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High Street History: Brickwork

Updated Tuesday, 3rd July 2007

How the bricks are put together - and sometimes where they are - are clues to the use of buildings.

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Brickwork on the Irwell Vale viaduct Creative commons image Icon LarysaS under CC-BY-NC-ND licence under Creative-Commons license


Few of us spend much time thinking about the physical construction of buildings. But brickwork can convey much information about historical changes in building techniques and materials.

Also, although not an infallible indication, different types of brickwork can help us to date the construction of a building. For instance, English Bond, which is characterised by a row of stretchers (long sides) alternating with a row of headers (short ends), became common in the 1450s and was the standard type of brickwork for British houses for almost three centuries. Because it was renowned for its strength, it remained popular for industrial buildings right through to the end of the nineteenth century.

Brickwork is also a measure of craft skills, so the more complex the patterns, the more skilled the worker. Indeed, the more finely crafted the brickwork, the more expensive a building would have been to build, so houses with particularly detailed and complicated brickwork were more likely to be occupied by the well-to-do.

Rubbed arch Copyrighted  image Icon Copyright: Stuart Mitchell

Rubbed arch

Above the window we can see a rubbed brick arch in gauged brickwork. Individual bricks were cut and rubbed to fine accuracy, such that only a very thin white lime putty joint was used between each brick. This would have taken considerable time and the bricklayer would need to be extremely skilled. In the mid-to-late nineteenth century, rubbed arches were very fashionable. To the side of the window, we can see a variation on English bond, albeit with more stretcher courses than standard. Technically, it’s called EnglishGarden Wall bond.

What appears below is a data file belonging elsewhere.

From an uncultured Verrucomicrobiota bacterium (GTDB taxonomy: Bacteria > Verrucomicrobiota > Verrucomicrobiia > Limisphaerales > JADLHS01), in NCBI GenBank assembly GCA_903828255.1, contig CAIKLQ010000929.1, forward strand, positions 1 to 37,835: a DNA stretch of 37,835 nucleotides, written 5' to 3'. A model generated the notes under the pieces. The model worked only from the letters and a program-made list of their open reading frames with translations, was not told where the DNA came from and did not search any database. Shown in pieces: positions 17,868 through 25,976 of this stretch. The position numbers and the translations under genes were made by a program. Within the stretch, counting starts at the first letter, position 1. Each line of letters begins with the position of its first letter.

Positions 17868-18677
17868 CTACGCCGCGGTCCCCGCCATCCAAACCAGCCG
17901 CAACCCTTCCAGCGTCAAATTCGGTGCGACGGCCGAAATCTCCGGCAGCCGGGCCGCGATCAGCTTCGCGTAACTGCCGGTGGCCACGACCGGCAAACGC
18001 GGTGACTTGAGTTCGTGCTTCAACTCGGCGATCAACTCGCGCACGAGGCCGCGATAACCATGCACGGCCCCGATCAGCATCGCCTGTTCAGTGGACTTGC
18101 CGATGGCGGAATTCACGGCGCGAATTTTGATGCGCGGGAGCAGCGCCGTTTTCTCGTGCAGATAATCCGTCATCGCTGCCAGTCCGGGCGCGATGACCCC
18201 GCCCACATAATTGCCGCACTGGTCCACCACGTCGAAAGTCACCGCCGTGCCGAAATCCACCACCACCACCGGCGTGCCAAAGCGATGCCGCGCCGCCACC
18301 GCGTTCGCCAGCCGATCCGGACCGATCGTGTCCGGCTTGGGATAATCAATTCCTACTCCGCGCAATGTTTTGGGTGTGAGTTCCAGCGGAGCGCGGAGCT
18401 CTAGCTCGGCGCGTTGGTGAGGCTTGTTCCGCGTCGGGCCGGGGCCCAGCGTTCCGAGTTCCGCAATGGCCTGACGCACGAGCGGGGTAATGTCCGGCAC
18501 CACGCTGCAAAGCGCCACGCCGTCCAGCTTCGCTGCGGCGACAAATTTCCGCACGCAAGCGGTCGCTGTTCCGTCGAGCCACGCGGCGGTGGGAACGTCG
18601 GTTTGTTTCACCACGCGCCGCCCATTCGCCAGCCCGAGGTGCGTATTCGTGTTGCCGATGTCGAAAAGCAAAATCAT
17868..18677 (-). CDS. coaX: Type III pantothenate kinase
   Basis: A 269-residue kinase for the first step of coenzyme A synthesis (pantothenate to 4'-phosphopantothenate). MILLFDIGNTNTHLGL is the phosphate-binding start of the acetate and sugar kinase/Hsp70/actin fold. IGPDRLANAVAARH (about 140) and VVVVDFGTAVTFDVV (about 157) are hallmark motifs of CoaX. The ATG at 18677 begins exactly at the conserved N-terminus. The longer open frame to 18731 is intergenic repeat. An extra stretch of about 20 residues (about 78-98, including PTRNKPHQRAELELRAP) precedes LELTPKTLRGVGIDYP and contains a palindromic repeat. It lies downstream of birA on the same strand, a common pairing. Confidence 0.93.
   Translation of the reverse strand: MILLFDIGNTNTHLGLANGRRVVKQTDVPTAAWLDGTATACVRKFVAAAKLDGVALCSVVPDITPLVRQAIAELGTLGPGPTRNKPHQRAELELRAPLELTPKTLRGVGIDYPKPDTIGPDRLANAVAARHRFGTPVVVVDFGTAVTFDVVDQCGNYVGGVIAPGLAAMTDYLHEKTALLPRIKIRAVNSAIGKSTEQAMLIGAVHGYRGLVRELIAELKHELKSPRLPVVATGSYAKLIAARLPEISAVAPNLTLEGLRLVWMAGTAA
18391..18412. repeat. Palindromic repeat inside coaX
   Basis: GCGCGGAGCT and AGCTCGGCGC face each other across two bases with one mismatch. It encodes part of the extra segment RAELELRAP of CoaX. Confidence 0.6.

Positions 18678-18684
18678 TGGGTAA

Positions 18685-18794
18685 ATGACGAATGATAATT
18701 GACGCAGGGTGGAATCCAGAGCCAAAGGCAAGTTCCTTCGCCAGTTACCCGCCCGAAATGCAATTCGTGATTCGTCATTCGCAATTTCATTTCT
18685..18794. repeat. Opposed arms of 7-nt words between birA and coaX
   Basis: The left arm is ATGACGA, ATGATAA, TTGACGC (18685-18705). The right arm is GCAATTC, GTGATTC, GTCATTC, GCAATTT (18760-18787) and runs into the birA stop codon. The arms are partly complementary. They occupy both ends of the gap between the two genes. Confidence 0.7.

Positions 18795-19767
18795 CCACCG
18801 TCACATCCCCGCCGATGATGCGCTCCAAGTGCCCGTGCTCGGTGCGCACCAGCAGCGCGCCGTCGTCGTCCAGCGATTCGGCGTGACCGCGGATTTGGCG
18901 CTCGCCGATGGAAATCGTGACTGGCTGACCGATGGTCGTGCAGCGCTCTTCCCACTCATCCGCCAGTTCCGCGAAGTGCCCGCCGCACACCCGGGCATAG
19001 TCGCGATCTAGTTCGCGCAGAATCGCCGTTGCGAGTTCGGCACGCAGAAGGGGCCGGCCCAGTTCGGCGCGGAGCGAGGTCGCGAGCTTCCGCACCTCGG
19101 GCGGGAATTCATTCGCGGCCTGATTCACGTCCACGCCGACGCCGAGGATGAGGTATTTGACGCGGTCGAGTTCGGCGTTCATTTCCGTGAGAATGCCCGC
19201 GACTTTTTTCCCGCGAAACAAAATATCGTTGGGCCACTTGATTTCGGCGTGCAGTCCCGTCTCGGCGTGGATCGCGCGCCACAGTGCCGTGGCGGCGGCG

Cross bond brickwork Copyrighted  image Icon Copyright: Stuart Mitchell

Cross bond

This style of brickwork was often used on walls surrounding the grounds of large buildings. It is similar to English bond but with staggered stretcher courses – making patterns possible. Since it needed time to plan out and skill to execute, it tended to be the preserve of wealthier property owners or public buildings such as colleges.

Flemish bond and black headers Copyrighted  image Icon Copyright: Stuart Mitchell

Flemish bond with black headers

This bond is laid with headers alternating with a stretcher and each course staggered by about half a brick. Its first use in England was in 1631, but it only really gained popularity in the late eighteenth century. It then became the dominant brickwork for housing for over a century. As the photograph shows, patterns were sometimes developed in the brick face by using bricks with dark burnt (flared) header faces.

Dentilated brickwork on roof Copyrighted  image Icon Copyright: The Open University

Decorative brickwork

The picture shows two types of brickwork that, in most cases, were purely decorative. The window is in honeycomb brickwork, whilst along the eaves is a type known as dog-tooth (a variation on dentilation). Such styles became popular in the late eighteenth century when building decoration became increasingly prized.

Taking it further

Some aspects of urban history are covered in the Open University courses Cities and technology: from Babylon to Singapore (AT308). You may also be interested in Start writing family history (A173).





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